Based on a comparison with the NIST library, degraded metabolites were identified using GC MS. For consortium treated monocrotophos, trimethyl phosphate [M=140] and acetamide, N-acetyl N-methyl (M = 115) were detected as an intermediate degraded metabolites with a retention time of 4.26 min and 5.5 min, respectively [Table 4]. Standard monocrotophos was also screened simultaneously with M = 223 with a retention time of 9.67 min [Figure 5]. In GC MS, cyclohexanone, 2-cyclohexylidene, which is used to make monocrotophos, was also detected as an intermediate metabolite. In addition to cyclohexanone, 2-cyclohexylidene, dimethyl phosphate, monomethyl phosphate, phosphoric acid, glutaraldehyde, and acetic acid, (1-methyl ethyl ester) were detected as monocrotophos degradation products [1]. Dhanya et al. (2016) [49] investigated cyclohexanone degradation using Pseudomonas with phenol production. The metabolite detected in GC MS during monocrotophos degradation in the present study is acetamide, N-acetyl N-methyl, which were also detected as an intermediate metabolite of monocrotophos degradation by Srinivasulu et al. (2017) [18]. According to Acharya et al. (2015) [3], N- methylacetoacetamide was degraded to methylamine and carbon dioxide and these products were detected during monocrotophos degradation using isolate B. subtilis KPA-1. Monomethyl phosphate, N-methylacetoacetamide, N- methyl butyramide, and ethylthiophosphoric acid were also reported as degraded metabolites of monocrotophos, studied using S. marcescens JAS16 [2]. Methyl phosphate, dimethyl phosphate, and 3-hydroxy-N-methyl butyramide were reported as intermediate products during a screening of monocrotophos contaminated soils by B. licheniformis, B. subtilis, and P. stutzeri. Saravanan et al. (2020) [24], studied monocrotophos degradation using B. subtilis isolated from Perionyx gut area, with identification of 1-[2-hydroxyphenyl]-1-butanone, 6-oxo-4-[3-fluorophenyl]-1,6-dihydro pyrimidine, 1,1-dimethyl ethyl diethyl ester phosphoric acid, 1-methyl-dimethyl ester imidazole-4,5-dicarboxylic acid, and hexahydro-4-[3-phenyl-2-propenyl]-2-thioxo-pyrimidine-4,6-dione as degraded metabolites.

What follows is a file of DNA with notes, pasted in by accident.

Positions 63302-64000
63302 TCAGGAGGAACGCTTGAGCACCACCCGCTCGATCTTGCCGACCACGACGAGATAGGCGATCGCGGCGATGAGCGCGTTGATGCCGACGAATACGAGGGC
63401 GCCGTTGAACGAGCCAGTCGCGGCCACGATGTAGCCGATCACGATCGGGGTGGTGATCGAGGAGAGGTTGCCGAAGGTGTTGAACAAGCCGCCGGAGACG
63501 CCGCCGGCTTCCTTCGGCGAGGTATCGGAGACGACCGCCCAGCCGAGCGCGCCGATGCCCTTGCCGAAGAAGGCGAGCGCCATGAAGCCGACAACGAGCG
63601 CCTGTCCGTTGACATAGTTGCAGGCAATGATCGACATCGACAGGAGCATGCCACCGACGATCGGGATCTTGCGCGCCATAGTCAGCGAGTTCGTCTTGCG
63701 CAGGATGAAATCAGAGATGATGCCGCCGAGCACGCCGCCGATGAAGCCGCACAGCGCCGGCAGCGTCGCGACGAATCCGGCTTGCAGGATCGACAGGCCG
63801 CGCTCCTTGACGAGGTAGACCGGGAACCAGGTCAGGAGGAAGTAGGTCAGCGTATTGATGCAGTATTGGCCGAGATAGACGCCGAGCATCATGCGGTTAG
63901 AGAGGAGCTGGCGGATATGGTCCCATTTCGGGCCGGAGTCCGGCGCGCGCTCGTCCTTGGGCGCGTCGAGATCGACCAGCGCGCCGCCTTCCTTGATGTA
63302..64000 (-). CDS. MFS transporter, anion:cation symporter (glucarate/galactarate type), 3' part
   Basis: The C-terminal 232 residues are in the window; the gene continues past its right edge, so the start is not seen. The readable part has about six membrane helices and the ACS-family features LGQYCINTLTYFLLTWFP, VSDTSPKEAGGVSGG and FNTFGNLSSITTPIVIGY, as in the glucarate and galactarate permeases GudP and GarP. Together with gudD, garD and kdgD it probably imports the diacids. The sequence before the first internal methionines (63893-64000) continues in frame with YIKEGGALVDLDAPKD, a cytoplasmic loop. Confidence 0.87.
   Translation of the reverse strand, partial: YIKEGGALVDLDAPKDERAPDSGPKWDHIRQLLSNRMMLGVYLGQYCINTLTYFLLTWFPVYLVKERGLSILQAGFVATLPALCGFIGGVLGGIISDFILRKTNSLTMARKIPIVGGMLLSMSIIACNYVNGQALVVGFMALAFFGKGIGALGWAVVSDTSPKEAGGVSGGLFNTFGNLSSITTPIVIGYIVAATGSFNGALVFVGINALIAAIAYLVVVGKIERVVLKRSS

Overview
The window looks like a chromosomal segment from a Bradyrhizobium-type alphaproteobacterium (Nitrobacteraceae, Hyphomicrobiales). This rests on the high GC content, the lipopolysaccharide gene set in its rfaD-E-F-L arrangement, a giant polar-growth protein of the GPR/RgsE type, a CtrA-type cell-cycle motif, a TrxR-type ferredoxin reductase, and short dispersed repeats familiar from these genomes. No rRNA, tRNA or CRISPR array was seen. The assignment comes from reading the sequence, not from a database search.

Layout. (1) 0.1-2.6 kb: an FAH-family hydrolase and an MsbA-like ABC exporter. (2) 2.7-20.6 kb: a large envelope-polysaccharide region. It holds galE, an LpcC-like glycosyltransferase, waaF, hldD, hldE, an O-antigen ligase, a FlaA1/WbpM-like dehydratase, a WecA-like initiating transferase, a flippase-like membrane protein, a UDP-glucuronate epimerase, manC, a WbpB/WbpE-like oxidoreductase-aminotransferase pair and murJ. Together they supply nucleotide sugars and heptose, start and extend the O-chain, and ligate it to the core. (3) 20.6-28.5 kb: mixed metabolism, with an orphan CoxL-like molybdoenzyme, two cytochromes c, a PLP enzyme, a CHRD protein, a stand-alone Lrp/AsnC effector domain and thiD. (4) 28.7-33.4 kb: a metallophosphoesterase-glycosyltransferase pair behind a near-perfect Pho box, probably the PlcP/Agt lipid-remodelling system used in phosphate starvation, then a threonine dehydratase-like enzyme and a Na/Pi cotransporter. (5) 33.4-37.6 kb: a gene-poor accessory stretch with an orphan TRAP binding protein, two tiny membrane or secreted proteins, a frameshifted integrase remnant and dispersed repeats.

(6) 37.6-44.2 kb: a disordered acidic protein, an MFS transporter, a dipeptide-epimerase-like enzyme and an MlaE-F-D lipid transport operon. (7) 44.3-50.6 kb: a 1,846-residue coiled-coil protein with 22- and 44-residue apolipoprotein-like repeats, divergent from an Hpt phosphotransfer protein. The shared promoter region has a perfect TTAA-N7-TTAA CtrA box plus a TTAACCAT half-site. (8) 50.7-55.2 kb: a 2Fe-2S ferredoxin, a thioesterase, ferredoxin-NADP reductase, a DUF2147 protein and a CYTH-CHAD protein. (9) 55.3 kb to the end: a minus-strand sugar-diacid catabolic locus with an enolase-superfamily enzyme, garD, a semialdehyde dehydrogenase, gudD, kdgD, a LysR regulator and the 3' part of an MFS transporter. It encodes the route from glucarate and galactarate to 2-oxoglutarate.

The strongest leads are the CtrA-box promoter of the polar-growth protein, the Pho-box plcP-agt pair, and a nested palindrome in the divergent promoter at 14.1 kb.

Table 4: Identification of monocrotophos degraded metabolites by GC MS.